When Michelle Lugones and her husband, Marcus Siezing, shopped for eggs at their local Whole Foods in TriBeCa, New York, they say they sought a product consistent with their values about the humane treatment of animals and were drawn to the images of happy hens luxuriating in green fields seen on cartons of Nellie's Free Range Eggs.
Encouraged by the packaging, Lugones and Siezing say they thought they bought eggs sourced from small farms providing all hens with space to move around both indoors and outdoors.
Now, in a proposed class-action lawsuit filed in U.S. District Court in New York, the couple, along with fellow plaintiffs Tricia Rizzi and Claudia Vassallo, say "nothing could be further from the truth."
Their lawsuit, backed by People for the Ethical Treatment of Animals, accused Nellie's and parent company Pete and Gerry's Organics LLC of violating consumer trust and cruel treatment of laying hens.
"The harsh reality is that Nellie's crams and stuffs hens—sensitive, intelligent animals, who feel pain acutely and who in natural environments will form complex social bonds—into sheds up to 20,000 at a time," the lawsuit claims. "This overcrowding prevents them from extending their wings, foraging, or making their way to the outdoor space Nellie's advertises so prominently."
Nellie's pushed back, insisting the company goes "far beyond" best practices where it concerns animal welfare.
"The Nellie's brand was named after a pet hen I had when I was four years old," CEO Jesse Laflamme told ABC News by phone from New Hampshire, where he is based. "There's 300 million egg laying hens in terrible conditions nationally, and we're one of the few companies that does not keep a single hen in a cage."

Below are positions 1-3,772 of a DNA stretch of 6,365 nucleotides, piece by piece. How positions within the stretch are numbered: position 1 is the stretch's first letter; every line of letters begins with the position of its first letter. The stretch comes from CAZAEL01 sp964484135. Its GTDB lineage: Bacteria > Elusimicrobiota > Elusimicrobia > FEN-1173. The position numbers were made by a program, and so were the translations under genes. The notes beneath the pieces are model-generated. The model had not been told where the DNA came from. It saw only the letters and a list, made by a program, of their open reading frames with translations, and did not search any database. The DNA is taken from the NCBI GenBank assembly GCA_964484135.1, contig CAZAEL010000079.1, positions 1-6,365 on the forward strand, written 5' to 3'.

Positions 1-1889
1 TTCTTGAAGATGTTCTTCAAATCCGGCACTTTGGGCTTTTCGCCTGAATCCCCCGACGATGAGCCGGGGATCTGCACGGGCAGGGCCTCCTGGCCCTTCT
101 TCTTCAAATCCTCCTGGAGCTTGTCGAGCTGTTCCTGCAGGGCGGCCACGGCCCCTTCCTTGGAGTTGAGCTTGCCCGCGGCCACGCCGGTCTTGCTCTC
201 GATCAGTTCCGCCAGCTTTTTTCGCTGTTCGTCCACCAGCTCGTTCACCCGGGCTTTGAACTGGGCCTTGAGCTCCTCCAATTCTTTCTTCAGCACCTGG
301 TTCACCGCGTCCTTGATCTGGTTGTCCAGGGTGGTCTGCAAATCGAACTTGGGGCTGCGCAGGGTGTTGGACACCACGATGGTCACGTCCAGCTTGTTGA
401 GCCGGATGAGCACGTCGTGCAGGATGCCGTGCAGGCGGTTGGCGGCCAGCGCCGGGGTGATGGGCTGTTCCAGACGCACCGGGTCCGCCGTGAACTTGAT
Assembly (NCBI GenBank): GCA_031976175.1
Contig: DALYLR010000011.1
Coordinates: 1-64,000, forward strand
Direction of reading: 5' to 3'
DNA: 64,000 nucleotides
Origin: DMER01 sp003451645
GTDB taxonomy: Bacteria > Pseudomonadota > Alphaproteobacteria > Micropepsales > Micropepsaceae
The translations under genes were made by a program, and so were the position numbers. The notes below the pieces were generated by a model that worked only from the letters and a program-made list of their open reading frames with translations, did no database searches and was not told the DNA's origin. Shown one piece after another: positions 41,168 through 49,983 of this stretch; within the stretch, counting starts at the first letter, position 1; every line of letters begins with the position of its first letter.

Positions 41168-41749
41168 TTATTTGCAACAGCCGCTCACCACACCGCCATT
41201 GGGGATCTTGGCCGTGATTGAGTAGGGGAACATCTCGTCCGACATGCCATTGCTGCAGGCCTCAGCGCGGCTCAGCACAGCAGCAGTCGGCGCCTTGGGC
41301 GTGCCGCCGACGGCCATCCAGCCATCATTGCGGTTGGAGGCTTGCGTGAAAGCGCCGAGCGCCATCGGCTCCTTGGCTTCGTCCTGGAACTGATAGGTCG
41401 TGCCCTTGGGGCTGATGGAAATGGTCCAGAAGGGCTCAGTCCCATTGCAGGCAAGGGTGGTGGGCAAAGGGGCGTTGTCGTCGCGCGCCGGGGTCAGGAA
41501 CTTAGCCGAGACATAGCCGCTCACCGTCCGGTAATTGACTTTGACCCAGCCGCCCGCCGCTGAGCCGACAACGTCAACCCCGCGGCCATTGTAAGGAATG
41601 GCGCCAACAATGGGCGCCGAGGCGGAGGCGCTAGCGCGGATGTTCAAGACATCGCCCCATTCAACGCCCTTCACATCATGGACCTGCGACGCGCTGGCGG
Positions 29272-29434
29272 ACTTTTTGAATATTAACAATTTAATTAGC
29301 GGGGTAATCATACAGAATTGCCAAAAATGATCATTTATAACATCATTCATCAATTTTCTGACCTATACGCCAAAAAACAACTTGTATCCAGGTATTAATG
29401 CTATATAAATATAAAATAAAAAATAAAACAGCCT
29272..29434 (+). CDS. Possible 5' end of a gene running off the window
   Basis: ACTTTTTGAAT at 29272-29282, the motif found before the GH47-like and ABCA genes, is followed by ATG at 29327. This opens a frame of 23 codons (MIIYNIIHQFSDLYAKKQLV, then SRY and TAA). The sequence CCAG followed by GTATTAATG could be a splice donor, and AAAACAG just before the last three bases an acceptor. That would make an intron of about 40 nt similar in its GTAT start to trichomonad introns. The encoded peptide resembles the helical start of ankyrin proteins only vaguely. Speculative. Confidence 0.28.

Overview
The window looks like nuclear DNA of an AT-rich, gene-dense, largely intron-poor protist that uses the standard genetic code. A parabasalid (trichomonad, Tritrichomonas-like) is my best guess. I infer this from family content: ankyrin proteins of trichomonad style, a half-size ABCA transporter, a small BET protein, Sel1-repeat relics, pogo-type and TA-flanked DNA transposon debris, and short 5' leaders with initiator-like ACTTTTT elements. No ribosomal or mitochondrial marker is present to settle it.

The lawsuit seeks damages and a court order to stop the practices alleged in the lawsuit, including providing hens "cramped, stressful environments, lacking meaningful access to the outdoors or to sunlight."
Laflamme denies it.
"Our hens are raised on family farms. The hens get outside when the weather is nice. They have plenty of space to roam. We work with certified humane farm animal care to make sure we're doing what we say we're doing," he said.
Laflamme also accused PETA of backing the lawsuit as a publicity stunt.
"What's particularly insulting from a common sense standpoint is that PETA has chosen to attack a family business that is doing things right," Laflamme said. "They're apparently deciding to ignore the larger egg industry. What's happening on those factory farms is so egregious. For them to ignore the caged egg industry and come after us is mind-blowing to me."
The plaintiffs are seeking class-action status for their lawsuit.
"Consumers pay a premium for eggs they believe come from laying hens subjected to humane treatment with labels such as 'free-range' and 'cage-free,'" plaintiff's attorney Jeanne Christensen of Wigdor LLP said. "This proposed class action lawsuit is against the largest producers of advertised 'free-range' eggs in the country -- Pete and Gerry's Organics and Nellie's Free Range Eggs -- that advertise that their laying hens are treated humanely. As the allegations show, consumers are buying eggs from an egg producer that subjects its laying hens to horrific conditions."